IHS aims to improve care of women, infants affected by prenatal opioid exposure
WASHINGTON – On Dec. 5, the Indian Health Service and American Academy of Pediatrics Committee on Native American Child Health released clinical recommendations on neonatal opioid withdrawal syndrome, or NOWS, for IHS, tribal and urban Indian organization health care facilities.
According to an IHS press release, these recommendations provide standards of care surrounding screening, diagnosing, and treatment of pregnant mothers and infants affected by prenatal opioid exposure.
“Infants born withdrawing from opioids represent one of the most heartbreaking aspects of our country’s addiction crisis, which has hit American Indian and Alaska Native communities especially hard,” U.S. Health and Human Services Secretary Alex Azar said. “The new clinical recommendations will help elevate the quality of care offered to mothers and infants affected by the opioid crisis, and this cooperative project reflects the priority that the Trump Administration has put on addressing substance abuse and increasing the quality of care provided through the Indian Health Service.”
IHS Chief Medical Officer Rear Adm. Michael Toedt said IHS recognizes that preserving the infant-mother relationship is of the utmost importance. “These recommendations further establish the need for ongoing monitoring and clinical management of opioid-exposed infants to improve health outcomes as part of our comprehensive strategy to address the opioid epidemic.”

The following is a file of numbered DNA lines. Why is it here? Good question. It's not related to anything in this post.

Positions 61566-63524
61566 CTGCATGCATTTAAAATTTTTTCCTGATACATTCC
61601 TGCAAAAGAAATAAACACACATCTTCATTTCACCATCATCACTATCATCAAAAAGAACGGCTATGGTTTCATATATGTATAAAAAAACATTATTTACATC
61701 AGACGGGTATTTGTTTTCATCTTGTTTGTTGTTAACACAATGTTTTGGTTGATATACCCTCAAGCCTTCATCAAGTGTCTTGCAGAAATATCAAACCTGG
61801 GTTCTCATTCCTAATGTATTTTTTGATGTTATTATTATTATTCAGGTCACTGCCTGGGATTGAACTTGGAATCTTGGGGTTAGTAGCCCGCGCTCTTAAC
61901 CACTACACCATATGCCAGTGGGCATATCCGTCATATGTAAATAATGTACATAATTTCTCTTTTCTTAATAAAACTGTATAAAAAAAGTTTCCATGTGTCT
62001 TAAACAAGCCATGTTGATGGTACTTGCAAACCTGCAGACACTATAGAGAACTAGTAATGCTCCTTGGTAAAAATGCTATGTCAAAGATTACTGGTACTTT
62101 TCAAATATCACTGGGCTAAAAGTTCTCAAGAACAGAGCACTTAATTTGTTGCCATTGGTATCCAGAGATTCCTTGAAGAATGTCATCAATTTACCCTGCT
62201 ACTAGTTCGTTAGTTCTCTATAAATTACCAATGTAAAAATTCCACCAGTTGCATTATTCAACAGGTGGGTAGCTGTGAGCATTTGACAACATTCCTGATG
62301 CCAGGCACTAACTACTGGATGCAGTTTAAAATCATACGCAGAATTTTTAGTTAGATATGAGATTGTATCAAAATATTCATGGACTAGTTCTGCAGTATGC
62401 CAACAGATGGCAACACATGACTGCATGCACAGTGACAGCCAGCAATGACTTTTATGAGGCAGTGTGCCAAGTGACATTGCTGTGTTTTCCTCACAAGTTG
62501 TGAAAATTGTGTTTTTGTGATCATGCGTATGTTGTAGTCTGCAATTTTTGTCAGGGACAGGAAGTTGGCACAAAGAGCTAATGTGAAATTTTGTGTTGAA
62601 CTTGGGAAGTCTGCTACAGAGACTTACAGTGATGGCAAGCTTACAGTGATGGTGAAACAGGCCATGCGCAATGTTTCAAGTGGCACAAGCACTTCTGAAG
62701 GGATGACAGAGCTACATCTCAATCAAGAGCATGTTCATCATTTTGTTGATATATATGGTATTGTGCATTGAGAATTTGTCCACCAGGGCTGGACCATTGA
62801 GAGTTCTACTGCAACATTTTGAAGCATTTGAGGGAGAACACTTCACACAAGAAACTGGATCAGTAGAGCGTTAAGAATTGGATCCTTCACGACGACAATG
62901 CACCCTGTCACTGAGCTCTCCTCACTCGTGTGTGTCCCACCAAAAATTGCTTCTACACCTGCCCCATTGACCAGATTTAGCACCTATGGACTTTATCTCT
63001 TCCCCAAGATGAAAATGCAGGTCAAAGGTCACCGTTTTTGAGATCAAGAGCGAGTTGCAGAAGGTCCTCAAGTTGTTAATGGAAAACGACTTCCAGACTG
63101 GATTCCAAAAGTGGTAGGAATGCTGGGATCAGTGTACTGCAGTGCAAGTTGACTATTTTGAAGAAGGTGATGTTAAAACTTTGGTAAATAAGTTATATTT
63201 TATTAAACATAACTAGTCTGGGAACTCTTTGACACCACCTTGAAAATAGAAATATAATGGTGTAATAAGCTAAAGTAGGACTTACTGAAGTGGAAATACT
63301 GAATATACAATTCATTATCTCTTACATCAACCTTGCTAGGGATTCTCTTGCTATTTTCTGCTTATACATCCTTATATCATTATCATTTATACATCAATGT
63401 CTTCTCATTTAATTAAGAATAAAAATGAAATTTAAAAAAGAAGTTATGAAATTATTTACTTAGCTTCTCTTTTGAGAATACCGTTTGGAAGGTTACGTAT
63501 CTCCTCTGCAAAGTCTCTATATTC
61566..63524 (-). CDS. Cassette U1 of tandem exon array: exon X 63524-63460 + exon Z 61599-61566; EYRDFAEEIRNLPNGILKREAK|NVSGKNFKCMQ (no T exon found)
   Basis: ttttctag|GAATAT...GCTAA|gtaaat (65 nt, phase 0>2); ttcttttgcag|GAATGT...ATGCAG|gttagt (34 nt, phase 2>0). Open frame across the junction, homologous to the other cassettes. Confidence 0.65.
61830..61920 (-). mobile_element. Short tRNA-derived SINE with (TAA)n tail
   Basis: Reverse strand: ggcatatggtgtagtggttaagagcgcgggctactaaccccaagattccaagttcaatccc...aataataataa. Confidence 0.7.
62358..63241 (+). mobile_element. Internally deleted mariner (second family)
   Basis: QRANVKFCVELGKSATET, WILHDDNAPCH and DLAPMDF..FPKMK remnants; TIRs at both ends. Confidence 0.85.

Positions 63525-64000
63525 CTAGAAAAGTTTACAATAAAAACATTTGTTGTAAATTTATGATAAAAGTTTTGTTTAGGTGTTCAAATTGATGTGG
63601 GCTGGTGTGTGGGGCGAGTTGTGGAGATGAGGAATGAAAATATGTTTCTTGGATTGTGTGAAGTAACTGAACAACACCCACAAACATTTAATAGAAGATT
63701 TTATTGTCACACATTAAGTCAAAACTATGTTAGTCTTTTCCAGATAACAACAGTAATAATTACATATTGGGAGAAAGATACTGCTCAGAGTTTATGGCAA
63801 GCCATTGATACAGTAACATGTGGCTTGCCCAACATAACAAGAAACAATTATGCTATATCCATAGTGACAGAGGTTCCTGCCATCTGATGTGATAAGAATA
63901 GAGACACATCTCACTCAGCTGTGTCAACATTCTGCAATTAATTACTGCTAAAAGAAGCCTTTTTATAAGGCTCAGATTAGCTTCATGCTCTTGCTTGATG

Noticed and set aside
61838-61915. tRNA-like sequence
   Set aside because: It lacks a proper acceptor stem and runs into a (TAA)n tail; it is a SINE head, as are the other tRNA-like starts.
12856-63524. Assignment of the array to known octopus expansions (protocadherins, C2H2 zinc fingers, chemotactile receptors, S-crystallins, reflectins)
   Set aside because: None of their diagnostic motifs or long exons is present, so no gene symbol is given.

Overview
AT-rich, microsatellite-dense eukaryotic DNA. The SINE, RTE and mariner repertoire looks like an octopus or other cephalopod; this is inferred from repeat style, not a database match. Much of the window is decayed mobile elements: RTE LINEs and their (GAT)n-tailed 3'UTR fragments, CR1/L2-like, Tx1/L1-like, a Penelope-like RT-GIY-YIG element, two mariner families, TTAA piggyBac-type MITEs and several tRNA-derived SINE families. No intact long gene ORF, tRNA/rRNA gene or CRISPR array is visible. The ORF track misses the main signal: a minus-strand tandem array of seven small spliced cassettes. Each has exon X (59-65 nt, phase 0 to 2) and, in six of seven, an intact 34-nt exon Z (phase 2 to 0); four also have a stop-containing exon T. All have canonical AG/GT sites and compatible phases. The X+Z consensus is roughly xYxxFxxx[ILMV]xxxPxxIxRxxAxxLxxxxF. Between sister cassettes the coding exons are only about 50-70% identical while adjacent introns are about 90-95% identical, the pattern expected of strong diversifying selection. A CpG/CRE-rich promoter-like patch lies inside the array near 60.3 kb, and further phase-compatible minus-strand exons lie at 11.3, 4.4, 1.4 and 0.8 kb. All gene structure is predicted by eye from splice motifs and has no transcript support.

The recommendations will serve as a resource to improve identification, care and outcomes of infants at risk for NOWS, the release states. It also states the recommendations were developed based on critical feedback the IHS received on the importance of prenatal opioid exposure in opioid listening sessions and tribal consultations throughout the past year.
“American Indian and Alaska Native women face significant barriers in obtaining appropriate care for substance use disorders while pregnant, which may delay early intervention efforts that are best for the newborn’s health,” Shaquita Bell, AAP Committee on Native American Child Health chairwoman, said. “AAP is proud to partner with IHS to support efforts to prevent neonatal opioid withdrawal syndrome, to provide the most appropriate and effective treatments for infants and keep them connected with their families and communities.”
According to the release, the recommendations are also a companion guide to clinical recommendations to improve care of American Indian and Alaska Native pregnant women and women of childbearing age with opioid use disorder.
The release states that maintaining relationships and forging partnerships with tribes and tribal health organizations in rural and urban Indian communities are essential to addressing the opioid epidemic and caring for American Indian and Alaska Native mothers, infants and families affected by NOWS.
It also states that the IHS engages with communities and partners with tribes to promote evidence-based programs and policies to support recovery, as well as prevention efforts. NOWS occurs in 55% to 94% of infants prenatally exposed to opioids and varies in severity from mild to, in rare cases, life-threatening, according to the release.
The release also states that management of NOWS begins with identifying women at risk for opioid withdrawal to improve outcomes for both mothers and newborns and help to keep the family unit together.
The recommendations are available https://www.ihs.gov/opioids/childhealth/